Like schlepping to the gym in a snowstorm, sitting down to put together a monthly budget has to be one of the least enjoyable tasks known to mankind. More than two-thirds of Americans freely admit they don’t even bother with a budget, according to a 2013 Gallup poll. That’s despite the fact that one-third agree that their biggest financial worry is having enough money to cover their bills each month.
Could a new financial smartwatch change that?
That’s what former CNN and CNBC news anchor Nicole Lapin is banking on anyway. This week Lapin is launching the CASH Smartwatch. Through its iPod-like touchscreen, the CASH smartwatch, which sells for $139, lets consumers track their day-to-day expenses manually and syncs to an online budget they create at cashsmartwatch.com.
“I think budgeting is a tough thing to do for a lot of people,” Lapin says. “It was important to me to make this a wearable device that is actually a physical reminder that you’re on a budget.”
The CASH smartwatch is nothing like the high-tech wearables so in vogue today. It won’t tell you the weather, play music, or track your steps. And unlike other money management tools, like Mint or Learnvest, you can’t sync your bank accounts and credit cards for easy expense tracking.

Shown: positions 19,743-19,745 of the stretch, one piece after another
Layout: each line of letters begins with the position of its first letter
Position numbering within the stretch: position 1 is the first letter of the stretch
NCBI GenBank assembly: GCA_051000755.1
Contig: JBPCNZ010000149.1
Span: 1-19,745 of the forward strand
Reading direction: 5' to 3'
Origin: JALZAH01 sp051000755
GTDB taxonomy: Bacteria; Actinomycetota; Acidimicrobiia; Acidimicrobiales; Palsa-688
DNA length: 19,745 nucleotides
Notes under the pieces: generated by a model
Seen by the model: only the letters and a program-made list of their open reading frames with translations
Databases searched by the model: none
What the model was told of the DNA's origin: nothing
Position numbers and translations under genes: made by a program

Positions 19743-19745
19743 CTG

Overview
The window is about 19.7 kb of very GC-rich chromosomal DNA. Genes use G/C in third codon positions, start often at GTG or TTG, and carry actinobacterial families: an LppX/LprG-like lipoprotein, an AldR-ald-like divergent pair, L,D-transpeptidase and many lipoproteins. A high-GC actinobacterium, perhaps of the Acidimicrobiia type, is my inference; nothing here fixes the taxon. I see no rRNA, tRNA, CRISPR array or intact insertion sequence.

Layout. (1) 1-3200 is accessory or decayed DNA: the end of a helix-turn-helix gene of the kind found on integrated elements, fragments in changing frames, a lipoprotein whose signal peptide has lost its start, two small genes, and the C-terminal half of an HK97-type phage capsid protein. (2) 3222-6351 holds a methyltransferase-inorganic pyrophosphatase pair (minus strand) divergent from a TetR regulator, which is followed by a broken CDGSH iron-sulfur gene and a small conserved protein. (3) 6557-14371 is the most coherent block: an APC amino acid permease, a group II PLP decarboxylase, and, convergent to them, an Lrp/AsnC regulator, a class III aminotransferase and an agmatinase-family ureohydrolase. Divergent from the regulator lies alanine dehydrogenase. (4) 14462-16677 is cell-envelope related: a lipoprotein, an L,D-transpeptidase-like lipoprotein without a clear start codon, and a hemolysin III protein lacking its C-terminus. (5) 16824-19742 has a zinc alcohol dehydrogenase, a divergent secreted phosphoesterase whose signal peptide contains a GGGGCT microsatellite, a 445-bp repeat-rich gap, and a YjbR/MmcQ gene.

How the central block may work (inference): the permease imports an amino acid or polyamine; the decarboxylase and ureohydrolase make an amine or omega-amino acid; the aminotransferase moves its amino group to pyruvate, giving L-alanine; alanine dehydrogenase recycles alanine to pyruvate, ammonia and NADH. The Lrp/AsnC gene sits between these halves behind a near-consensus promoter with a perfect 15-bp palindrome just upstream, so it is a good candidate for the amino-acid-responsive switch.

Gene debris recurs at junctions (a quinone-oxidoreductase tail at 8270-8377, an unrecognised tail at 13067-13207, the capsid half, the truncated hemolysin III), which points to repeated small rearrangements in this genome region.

And that’s the point, Lapin says.
“With a lot of these automated services that take all of your payment history, you don’t actually see what you’re doing,” she says. “Part of my goal with this is to actually change behaviors. You have to go through the pain of seeing what you’re spending.”
Her idea has merit. Behavioral economists call it the “pain of paying,” a concept that explains why consumers are more likely to spend when they don’t “feel” like they’re losing cash — for example, when using a credit or debit card.
Likewise, if you use a smartphone app or web tool to automatically track your expenses, you don’t get the physical reminder that money has been spent, Lapin argues.
But is it worth spending $140 for yet another smart gadget when there are so many free budgeting tools available out there? We tried out the CASH smartwatch ourselves to see if it really made a difference in our spending. It can be useful for someone who wants to break down their spending patterns in real time. We appreciated how it reminded us how much we were spending on what, and how close we were to going over-budget in selected categories. But, at least as of now, it’s a bit of a time-consuming and cumbersome process to sync the watch with the website. And for those on the go – who might be carrying bags, an umbrella, a child – trying to enter your purchase in the watch can quickly turn into an Olympic juggling event.
To see more about our experiences with it in the real world, check out the video above.